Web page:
But by the time we discovered that, we had already seen rainbows with each other. That’s not something you can just pretend you don’t see, believe me. And so we had quite the series of adventures together, melodically meandering on rivers and roads, creating redwood fairy lullabies under hot full moon skies, and building secret things under a mama creek sunrise.

Of course, there’s all the woulda, coulda, shouldas. But how do you stop the growing corn? We had already pressed play on a

trickster soundtrack: I was a walker, she was a dancer. She was a singer, I was a writer. My feet and words were in motion, while her heart and body were in motion.

In time, my walking slowed down while her fire burned dimmer. We were both musicians, but I couldn’t find the bass line, and she couldn’t sing all her notes, and they were well out of my range. Not sure we could ever settle on a key. The sound of our sacred wounds interlocked too well.

When the bards of the future sing the tale of this romance of two star-crossed genres, they will do doubt sing that she had caught me first. In fact, pinned me down on a beach up on the Peninsula of Love I don’t think I could ever return the favor and pin her back. Not for lack of trying–a sunset, storm, or subtle mood are much easier to catch. I’m a pretty good boulder-hopper, but she jumped from one rock to the other like a breakdancer on an archipelago of desire.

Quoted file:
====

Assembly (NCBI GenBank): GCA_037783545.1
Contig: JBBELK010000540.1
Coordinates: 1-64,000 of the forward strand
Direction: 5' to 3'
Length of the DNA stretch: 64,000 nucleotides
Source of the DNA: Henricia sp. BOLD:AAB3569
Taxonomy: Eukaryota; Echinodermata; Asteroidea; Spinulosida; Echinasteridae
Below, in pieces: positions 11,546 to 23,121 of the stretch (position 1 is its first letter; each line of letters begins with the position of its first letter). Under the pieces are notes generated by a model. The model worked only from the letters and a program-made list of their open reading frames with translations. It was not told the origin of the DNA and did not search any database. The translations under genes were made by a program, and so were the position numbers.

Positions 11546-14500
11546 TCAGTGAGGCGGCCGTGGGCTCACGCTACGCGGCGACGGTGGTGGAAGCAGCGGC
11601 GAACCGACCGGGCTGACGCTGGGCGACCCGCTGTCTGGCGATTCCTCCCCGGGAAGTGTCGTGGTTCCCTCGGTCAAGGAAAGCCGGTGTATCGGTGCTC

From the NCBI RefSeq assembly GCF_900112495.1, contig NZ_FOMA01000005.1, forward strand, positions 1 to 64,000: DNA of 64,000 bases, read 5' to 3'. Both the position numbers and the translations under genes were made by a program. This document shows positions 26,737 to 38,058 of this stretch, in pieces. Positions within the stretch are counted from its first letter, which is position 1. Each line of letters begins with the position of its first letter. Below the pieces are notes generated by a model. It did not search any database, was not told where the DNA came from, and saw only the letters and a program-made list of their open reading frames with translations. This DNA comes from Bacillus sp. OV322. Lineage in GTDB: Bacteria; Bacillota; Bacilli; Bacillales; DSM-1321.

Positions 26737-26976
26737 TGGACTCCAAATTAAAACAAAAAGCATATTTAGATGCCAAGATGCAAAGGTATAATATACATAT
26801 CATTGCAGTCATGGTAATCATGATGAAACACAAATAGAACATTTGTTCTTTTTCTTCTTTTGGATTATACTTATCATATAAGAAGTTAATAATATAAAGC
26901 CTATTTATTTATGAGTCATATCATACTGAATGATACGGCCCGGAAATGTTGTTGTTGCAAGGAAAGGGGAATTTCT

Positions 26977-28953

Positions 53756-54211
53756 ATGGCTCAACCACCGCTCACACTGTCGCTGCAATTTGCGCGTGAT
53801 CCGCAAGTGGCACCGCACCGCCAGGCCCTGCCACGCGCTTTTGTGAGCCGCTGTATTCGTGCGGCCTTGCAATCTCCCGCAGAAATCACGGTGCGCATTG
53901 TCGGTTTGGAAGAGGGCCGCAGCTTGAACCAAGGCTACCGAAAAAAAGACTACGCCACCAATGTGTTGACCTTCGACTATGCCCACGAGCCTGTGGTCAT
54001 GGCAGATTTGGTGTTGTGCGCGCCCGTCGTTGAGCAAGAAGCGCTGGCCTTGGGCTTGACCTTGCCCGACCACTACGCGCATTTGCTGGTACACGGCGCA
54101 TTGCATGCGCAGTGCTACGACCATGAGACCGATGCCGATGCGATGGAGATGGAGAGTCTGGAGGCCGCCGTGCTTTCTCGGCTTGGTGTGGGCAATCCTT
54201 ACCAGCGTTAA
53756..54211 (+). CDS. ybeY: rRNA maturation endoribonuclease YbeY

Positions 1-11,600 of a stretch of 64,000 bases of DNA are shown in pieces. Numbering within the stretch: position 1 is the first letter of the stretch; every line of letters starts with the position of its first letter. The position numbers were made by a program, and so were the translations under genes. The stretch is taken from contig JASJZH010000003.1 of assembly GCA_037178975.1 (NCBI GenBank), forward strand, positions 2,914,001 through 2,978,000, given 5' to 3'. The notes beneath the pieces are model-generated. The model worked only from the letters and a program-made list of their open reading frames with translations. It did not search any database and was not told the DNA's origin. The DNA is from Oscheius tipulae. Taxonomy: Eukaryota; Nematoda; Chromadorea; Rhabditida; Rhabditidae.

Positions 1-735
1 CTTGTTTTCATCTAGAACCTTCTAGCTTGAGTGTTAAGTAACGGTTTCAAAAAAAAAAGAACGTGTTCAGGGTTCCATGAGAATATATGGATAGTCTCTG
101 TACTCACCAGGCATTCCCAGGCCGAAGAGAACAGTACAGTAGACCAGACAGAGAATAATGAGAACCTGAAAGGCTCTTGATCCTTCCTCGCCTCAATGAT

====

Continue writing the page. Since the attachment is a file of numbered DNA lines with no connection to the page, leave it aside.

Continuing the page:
Sometimes you just lose the melody, by accident or by design, like the part of the song where all the instruments solo.

Even the best musicians lose the rhythm from time to time. With good luck, a great song can resolve the discord and rediscover a major chord. But we weren’t able. Sometimes the music’s over or it’s a different song than you thought or hoped for all along. Perhaps we’re all still learning to write a song right. Freedom and form form the song.